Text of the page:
MINNEAPOLIS -- Right-hander Robinson Tejeda, with his fastball velocity down, will be eased out of the setup role in the Royals' bullpen for now.
"I'll back him off some until he gets his velocity back," manager Ned Yost said.
Tejeda, whose fastball used to be clocked in the mid 90s, missed most of last August with what was termed a right biceps tendon strain. His pitches on Tuesday night, in which all four Twins batters reached base and the Royals lost, 4-3, in the 10th inning, registered in the high 80s and low 90s.
"His throwing program changed a little bit in the winter, coming off some shoulder problems last year they rested him a little bit," Yost said before Wednesday's game. "He didn't do quite as much long toss. We talked to Robby today and he's got no answers for it. Nobody does. He's fine, he feels good, he's just dropped 6 miles per hour off his fastball and we've got to find a way to get that 6 mph back."
For now, Yost plans to use his young pitchers, including right-handers Aaron Crow, Jeremy Jeffress and Kanekoa Texeira, and left-hander Tim Collins in late-inning situations.
"We're not even two weeks into the season and I haven't set defined roles but, yeah, Collins has been throwing good, Crow's been outstanding, and Jeffress will be in more of those situations," Yost said. "Texeira has been solid all year except for one outing, so we're fine."
Yost stayed with Tejeda despite the diminished velocity through his first seven appearances. But, after Tuesday night's loss, his ERA had risen to 5.06 and opponents were hitting .417 against him.
"As a guy who's been a mainstay in your bullpen, you still have to give him the opportunity to fail," Yost said. "Even though you're concerned with the velocity, if he's getting guys out, you maintain his role until something like that happens, and then you have to make adjustments."
Tejeda and closer Joakim Soria were the only two bullpen pitchers assured of jobs when Spring Training began.
"I have no doubt that Robby will get his velocity back," Yost said. "He just has to get it back."
Collins tastes first success against lefties
MINNEAPOLIS -- Tim Collins, the only left-hander in the Royals' bullpen, accomplished something different in Tuesday night's game against the Twins. He finally got a left-handed batter out.
Previously he'd faced five left-handed batters and had given up two hits and three walks. Never mind that. Manager Ned Yost brought him out of the bullpen in the series opener to face pinch hitter Jim Thome, one of the most feared left-handed hitters in the game. Collins threw a high changeup on a 3-2 count and, boom, Thome singled, making lefties 6-for-6 in plate appearances against the rookie.
"I don't keep count, but I know in my head that I have to get the job done against lefties, so it felt good to get [Justin] Morneau out," Collins said.
Not only Morneau, who struck out in the 10th. After Thome's single in the ninth, Collins retired lefty batters Denard Span and Joe Mauer on long fly balls. So that was three straight outs of lefties.
"It's good that they still have confidence in me that I can get lefties out," Collins said. "Eventually I'm going to get them out."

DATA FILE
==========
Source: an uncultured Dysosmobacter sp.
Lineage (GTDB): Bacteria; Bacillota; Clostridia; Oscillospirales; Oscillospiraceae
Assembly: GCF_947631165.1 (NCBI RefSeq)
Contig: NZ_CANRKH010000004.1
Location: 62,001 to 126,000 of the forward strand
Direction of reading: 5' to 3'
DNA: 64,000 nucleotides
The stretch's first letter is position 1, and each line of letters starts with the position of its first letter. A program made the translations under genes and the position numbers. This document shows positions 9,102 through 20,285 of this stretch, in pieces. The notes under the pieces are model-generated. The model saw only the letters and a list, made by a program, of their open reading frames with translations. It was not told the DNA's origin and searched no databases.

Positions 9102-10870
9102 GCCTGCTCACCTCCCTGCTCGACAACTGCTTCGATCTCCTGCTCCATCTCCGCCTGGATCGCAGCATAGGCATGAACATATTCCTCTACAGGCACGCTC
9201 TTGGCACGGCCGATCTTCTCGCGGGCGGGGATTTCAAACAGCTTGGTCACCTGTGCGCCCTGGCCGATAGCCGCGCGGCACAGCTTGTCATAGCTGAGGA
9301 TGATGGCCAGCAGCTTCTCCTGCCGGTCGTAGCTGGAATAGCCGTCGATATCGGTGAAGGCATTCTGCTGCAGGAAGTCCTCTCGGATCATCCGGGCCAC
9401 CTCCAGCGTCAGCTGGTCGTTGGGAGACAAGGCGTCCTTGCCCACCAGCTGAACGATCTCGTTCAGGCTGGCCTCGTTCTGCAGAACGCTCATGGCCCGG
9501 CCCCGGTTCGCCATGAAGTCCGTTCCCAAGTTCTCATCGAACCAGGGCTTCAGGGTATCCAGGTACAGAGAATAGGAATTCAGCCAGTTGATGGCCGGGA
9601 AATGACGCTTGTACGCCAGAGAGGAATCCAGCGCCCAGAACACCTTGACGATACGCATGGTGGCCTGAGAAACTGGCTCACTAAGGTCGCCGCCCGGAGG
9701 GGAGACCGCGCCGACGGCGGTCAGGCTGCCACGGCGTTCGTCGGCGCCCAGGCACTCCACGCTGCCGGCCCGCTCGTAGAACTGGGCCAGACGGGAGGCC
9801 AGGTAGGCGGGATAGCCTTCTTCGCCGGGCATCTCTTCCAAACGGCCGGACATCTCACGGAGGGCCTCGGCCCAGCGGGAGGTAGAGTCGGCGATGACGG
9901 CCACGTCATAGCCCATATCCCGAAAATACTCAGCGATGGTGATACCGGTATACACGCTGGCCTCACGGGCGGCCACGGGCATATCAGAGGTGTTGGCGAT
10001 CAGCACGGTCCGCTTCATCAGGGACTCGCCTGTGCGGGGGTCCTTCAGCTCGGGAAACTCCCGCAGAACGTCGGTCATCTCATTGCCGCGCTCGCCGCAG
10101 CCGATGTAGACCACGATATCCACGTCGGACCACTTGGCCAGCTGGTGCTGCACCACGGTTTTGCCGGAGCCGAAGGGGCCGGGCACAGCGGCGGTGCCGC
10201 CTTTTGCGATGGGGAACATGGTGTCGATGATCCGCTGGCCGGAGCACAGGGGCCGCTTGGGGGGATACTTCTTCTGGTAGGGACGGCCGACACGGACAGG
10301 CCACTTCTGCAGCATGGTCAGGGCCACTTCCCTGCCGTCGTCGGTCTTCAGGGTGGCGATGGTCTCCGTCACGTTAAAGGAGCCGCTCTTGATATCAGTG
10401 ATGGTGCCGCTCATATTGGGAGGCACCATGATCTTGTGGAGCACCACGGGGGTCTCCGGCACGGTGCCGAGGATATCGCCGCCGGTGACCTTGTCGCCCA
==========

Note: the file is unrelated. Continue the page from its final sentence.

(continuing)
The Royals' Jeff Francoeur recalled a conversation he had with Thome on Wednesday.
"I was talking to [Jim] Thome before the game today and he was just bragging about Tim Collins. He said, 'Boy, he came in and threw strikes, went after 'em and had some good stuff,'" Francoeur said. "To have a guy like that say that about a rookie is about the highest compliment you can get."
Francoeur impressing Yost with his defense
MINNEAPOLIS -- Royals right fielder Jeff Francoeur couldn't hang on to Jason Kubel's long drive in the 10th inning of Tuesday night's 4-3 loss to the Twins. But in manager Ned Yost's view, it was amazing that he even got to the ball.
"Even though he didn't catch that ball, he still gave us the opportunity to win the game by getting to it, picking up the ball and getting it back in quick," Yost said. "That was a phenomenal play in itself, although he didn't make the play. Last year we wouldn't even have come close to it and we'd have been in the dugout. But we're still out there playing because of plays like that."
Earlier, in the fourth inning, Francoeur raced into the right-field corner to grab Kubel's double. He got the ball into the infield so quickly that Michael Cuddyer couldn't score and had to stop at third base.
"Oh, man, that play he made on Kubel's ball down the line, to get over there, get the ball and get it in was a phenomenal play," Yost said.
Francoeur, in the fifth inning, raced to catch Justin Morenau's line drive and threw to first base to easily double up Joe Mauer. That was Francoeur's second assist this season and the 83rd in his career -- the most by any Major League outfielder since his rookie season with the Braves in 2005. Next in that span are the Cubs' Alfonso Soriano, 64, and the Orioles' Nick Markakis, 59.
"You can see he's a Gold Glove caliber right fielder," Yost said.
Royals ship Minor Leaguer Marte to Cards
MINNEAPOLIS -- The Royals have traded Minor League pitcher Victor Marte to the St. Louis Cardinals for future considerations.
Marte, 30, was on the Triple-A Omaha roster but had not pitched for the Storm Chasers this season. Last year, Marte appeared in 22 games for the Royals and had a 3-0 record but a 9.76 ERA. He also had a 4-1 mark and a 3.32 ERA in 25 relief appearances for Omaha.
He had been in the Royals' organization since 2009 after returning from three years in Japan.
Dick Kaegel is a reporter for MLB.com. This story was not subject to the approval of Major League Baseball or its clubs.